Biology 499R is Emory’s undergraduate research for credit program in the biological sciences. Each semester, nearly 150 Emory undergraduates participate in the program. Students conduct research in labs in Emory’s College of Arts and Science, in Emory School of Medicine and beyond. While most of a student’s grade is determined by the student’s research mentor, students also have some assignments over the course of the semester to help them prepare to present their research. At the end of each fall semester, students must submit a research report in a format similar to a peer-reviewed journal article, and in the spring students either give a short research talk or present at a poster symposium, organized by the Department of Biology, during Emory Undergraduate Research Week. Below are a set of resources for Biology 499R mentors. The course is directed by Dr. Nicole Gerardo, a professor in the Biology Department.
What types of projects should a student be working on?
Biol 499R is designed to support students as they gain authentic research experience. Students may work on independent or collaborative research projects. Projects may involve wet lab research, clinical research, bioinformatics, modeling or meta-analyses. Some projects may be more qualitative than others. In all cases, the work should be driven by a question or set of questions related to the biological sciences. Students cannot, for example, be learning techniques without the goal of applying those to a defined project later, nor can they write a literature review. As research can be slow, it is fine if they do not get to the point of finishing the project within the semester. In all cases, they will be required to write a research report (fall) or present their work (spring). If they do not have finished results, they can discuss methods, planned methods and hypotheses instead.
What are the Commitments for the Student?
- The student must commit to working on your project 12-16 hours per week. This includes time both in and out of the lab.
- The student must commit to the increased responsibility that comes from the need to structure the research interactions, set and meet deadlines, and follow all requirements.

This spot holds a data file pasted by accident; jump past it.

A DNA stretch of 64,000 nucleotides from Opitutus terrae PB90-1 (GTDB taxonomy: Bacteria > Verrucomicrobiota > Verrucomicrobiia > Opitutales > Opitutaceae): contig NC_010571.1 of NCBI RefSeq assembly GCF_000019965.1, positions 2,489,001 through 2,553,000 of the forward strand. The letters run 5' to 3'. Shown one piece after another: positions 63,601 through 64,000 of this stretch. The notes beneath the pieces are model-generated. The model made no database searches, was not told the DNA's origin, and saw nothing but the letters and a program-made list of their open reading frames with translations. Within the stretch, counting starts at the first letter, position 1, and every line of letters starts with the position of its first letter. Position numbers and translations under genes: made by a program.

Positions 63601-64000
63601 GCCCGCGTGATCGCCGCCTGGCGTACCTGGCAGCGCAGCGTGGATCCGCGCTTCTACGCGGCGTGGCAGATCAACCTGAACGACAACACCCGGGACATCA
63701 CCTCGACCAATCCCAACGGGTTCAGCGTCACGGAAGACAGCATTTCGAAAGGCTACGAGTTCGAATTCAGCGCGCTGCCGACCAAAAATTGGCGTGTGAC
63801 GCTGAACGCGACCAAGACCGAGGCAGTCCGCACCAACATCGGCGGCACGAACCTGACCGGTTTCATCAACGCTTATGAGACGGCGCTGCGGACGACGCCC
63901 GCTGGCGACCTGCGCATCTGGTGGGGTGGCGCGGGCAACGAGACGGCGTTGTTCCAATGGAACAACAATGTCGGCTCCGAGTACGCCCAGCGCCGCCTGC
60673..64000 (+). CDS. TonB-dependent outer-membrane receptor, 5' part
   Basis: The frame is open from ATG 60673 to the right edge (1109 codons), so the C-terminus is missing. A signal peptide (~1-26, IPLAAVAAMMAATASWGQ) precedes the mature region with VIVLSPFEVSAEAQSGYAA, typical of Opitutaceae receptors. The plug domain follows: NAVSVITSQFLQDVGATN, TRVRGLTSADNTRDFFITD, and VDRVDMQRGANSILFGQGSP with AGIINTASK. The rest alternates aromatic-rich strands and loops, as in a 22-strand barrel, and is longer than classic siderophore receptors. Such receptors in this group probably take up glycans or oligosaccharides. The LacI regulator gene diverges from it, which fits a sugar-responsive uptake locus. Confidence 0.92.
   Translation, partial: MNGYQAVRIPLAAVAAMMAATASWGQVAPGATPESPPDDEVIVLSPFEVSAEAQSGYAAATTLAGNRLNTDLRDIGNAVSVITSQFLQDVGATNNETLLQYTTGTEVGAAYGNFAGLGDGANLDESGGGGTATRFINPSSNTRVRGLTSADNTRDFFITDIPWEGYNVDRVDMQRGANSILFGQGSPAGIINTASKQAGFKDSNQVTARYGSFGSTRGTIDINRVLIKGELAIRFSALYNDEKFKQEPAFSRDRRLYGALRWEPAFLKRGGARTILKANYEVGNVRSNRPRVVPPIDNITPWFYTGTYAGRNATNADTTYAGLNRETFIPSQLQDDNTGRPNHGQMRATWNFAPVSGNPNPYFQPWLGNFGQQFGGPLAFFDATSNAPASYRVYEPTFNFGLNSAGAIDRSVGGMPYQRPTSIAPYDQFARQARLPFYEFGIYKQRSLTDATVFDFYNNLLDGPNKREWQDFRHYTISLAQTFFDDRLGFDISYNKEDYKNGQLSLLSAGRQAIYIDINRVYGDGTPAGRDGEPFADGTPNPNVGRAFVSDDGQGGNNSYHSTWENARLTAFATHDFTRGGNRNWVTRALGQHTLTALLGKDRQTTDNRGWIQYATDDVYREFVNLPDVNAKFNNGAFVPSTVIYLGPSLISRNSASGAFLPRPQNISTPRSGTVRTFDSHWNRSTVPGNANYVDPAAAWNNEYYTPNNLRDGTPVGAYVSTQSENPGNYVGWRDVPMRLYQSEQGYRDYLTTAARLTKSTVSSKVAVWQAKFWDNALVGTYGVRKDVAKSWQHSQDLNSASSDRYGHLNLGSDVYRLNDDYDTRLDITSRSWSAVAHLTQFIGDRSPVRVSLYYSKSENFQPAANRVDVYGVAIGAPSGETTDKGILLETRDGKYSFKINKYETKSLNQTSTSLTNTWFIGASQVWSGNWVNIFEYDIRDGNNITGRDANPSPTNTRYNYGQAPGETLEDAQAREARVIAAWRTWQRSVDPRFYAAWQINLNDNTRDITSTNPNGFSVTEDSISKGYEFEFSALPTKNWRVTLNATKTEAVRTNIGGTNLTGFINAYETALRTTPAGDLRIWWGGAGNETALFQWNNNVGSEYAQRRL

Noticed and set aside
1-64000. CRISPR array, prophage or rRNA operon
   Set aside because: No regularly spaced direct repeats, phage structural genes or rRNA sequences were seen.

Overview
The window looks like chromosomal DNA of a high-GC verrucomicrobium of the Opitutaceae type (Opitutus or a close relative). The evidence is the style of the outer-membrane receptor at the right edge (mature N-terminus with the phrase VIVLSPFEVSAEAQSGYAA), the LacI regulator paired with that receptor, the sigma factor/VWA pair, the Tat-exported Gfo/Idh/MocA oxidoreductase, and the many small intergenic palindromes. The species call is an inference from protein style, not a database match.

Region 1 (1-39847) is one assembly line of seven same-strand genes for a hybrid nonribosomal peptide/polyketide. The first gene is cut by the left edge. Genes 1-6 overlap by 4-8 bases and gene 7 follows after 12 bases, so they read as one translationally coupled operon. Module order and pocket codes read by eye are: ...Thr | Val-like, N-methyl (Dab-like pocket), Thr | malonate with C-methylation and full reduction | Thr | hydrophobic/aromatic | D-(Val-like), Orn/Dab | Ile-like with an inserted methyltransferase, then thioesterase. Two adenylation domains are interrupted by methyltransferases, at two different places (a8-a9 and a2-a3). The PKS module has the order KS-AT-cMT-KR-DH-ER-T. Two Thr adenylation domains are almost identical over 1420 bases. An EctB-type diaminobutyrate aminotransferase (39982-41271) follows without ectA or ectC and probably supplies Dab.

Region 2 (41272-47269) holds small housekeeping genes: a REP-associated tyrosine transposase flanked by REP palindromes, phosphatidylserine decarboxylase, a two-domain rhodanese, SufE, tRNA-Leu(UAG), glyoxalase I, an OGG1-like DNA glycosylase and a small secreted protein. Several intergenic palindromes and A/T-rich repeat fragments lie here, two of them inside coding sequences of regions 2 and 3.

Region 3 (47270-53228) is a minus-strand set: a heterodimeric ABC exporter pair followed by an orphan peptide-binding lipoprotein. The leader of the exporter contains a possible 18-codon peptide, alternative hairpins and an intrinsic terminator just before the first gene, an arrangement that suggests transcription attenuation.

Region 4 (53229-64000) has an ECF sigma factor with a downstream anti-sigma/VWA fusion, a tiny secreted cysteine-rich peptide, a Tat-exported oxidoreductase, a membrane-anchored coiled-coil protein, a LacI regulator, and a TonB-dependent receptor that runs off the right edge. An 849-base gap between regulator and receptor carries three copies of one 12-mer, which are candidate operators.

- The student must commit to completing regular assignments that will help them develop a final research report in the fall or a final presentation in the spring.
- The student must commit to clearly communicating with their mentor(s).
What are the Commitments for the Mentor?
- A least one mentor must be meeting with the student weekly. This can be a faculty mentor or other direct mentor (e.g., a graduate student).
- The mentor(s) must commit, to the best of their abilities, to provide the student with a supportive, safe, inclusive working environment.
- The mentor(s) must commit to providing feedback on a draft of the final research report (fall) or poster (spring).
General Resources for Undergraduate Research Mentors
- Written Documents that Can Facilitate Clear Communication and Setting Expectations:
- Mentee-mentor Agreement. Based on a resource developed by the University of Kansas, this provides a set of questions for students and mentors to work through together.
- Mentor Agreement. This allows a mentor to outline what a mentee can expect of them and what they expect of a mentee. This document was created by Sophie Pierszalowski and Kameron Kadooka for use by Oregon State University faculty.
- Other written documents that may facilitate communication.
- Emory’s Office of Undergraduate Research. Includes information on fellowships and other funding available for Emory undergraduates
- Mentoring Across Identities in STEM.
- Mentoring Neurodiverse Students
- A Few Resources of Mentoring Students in Scientific Writing
Biology 499R Specific Resources
- Biol 499R Spring 2024 Syllabus, including schedule of assignments (some deadlines may change).
- Biol499R information packet for students Spring2024
- Example Research Reports. Note, the formatting requirements change slightly each semester, so consider these as general examples
- Example Research Posters. Note, the formatting requirements change slightly each semester, so consider these as general examples